Low-mass supernova triggered the formation of our solar system
A research team led by JINA-CEE member Yong-Zhong Qian (UM) uses new models and evidence from meteorites to show that a low-mass supernova triggered the formation of our solar system. The findings are published in the most recent issue of Nature Communications.
About 4.6 billion years ago, a cloud of gas and dust that eventually formed our solar system was disturbed. The ensuing gravitational collapse formed the proto-Sun with a surrounding disc where the planets were born. A supernova would have enough energy to compress such a gas cloud, yet there was no conclusive evidence to support this theory. In addition, the nature of the triggering supernova remained elusive.
Qian and his collaborators focused on short-lived nuclei present in the early solar system. Due to their short lifetimes, these nuclei could only have come from the triggering supernova. Their abundances in the early solar system have been inferred from their decay products in meteorites. As the debris from the formation of the solar system, meteorites are comparable to the leftover bricks and mortar in a construction site. They tell us what the solar system is made of and in particular, what short-lived nuclei the triggering supernova provided.
Previous efforts in studying the formation of the solar system were focused on a high-mass supernova trigger, which would have left behind a set of nuclear fingerprints that are not present in the meteoric record. Hence, Qian and his collaborators decided to test whether a low-mass supernova, about 12 times heavier than our sun, could explain the meteoritic record. They began their research by examining Beryllium-10, a short-lived nucleus that is widely distributed in meteorites.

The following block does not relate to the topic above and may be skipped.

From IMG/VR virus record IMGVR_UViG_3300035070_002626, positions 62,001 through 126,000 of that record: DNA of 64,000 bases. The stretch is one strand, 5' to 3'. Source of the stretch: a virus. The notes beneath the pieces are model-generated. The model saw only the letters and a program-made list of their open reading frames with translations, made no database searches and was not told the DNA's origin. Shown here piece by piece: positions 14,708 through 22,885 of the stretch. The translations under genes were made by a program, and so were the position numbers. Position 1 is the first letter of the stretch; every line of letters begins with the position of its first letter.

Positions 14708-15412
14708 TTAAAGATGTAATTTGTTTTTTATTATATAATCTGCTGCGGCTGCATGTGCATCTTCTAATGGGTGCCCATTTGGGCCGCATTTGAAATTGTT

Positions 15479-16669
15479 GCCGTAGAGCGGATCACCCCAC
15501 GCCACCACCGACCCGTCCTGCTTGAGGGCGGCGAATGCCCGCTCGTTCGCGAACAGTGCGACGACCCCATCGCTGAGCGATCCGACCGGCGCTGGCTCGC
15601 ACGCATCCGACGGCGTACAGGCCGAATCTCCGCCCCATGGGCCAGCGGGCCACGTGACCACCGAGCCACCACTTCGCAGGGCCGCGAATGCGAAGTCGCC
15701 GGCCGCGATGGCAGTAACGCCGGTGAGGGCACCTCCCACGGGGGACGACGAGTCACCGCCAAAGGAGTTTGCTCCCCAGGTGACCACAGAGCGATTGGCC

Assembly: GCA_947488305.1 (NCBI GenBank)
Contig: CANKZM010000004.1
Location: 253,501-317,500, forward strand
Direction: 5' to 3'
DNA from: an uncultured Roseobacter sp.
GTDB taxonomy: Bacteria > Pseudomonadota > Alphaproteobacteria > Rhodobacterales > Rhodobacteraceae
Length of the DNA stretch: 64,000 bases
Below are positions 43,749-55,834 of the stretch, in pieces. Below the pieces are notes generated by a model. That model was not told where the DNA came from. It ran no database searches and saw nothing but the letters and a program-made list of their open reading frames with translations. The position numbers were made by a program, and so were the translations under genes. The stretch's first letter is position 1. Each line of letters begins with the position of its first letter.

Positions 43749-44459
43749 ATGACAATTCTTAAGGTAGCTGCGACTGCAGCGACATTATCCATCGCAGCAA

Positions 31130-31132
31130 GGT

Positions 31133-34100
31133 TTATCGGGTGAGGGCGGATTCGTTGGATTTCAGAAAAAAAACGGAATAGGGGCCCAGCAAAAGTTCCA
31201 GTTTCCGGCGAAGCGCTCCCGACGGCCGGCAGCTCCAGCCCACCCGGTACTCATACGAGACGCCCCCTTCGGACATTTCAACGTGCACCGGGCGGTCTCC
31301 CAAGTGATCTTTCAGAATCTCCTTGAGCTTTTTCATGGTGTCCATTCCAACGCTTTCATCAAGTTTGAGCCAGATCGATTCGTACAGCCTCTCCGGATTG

In fact the ubiquity of Beryllium-10 was something of a mystery in and of itself. Many researchers had theorized that spallation—a process where high-energy particles strip away protons or neutrons from a nucleus to form new nuclei— by cosmic rays was responsible for the Beryllium-10 found in meteorites. However, this hypothesis involves uncertain inputs and presumes that Beryllium-10 cannot be made in supernovae. Using new models of supernovae, the researchers have shown that Beryllium-10 can be produced by neutrino spallation in supernovae of both low and high masses. However, only a low-mass supernova triggering the formation of the solar system is consistent with the overall meteoritic record.
In addition to explaining the abundance of Beryllium-10, this low-mass supernova model would also explain the shortlived nuclei Calcium-41, Palladium-107, and a few others found in meteorites. The next step is to further corroborate the theory by looking at Lithium-7 and Boron-11 that are produced along with Beryllium-10 by neutrino spallation in supernovae. Qian said they may examine this in a future paper and urged researchers studying meteorites to look at the correlations among these three nuclei with precise measurements.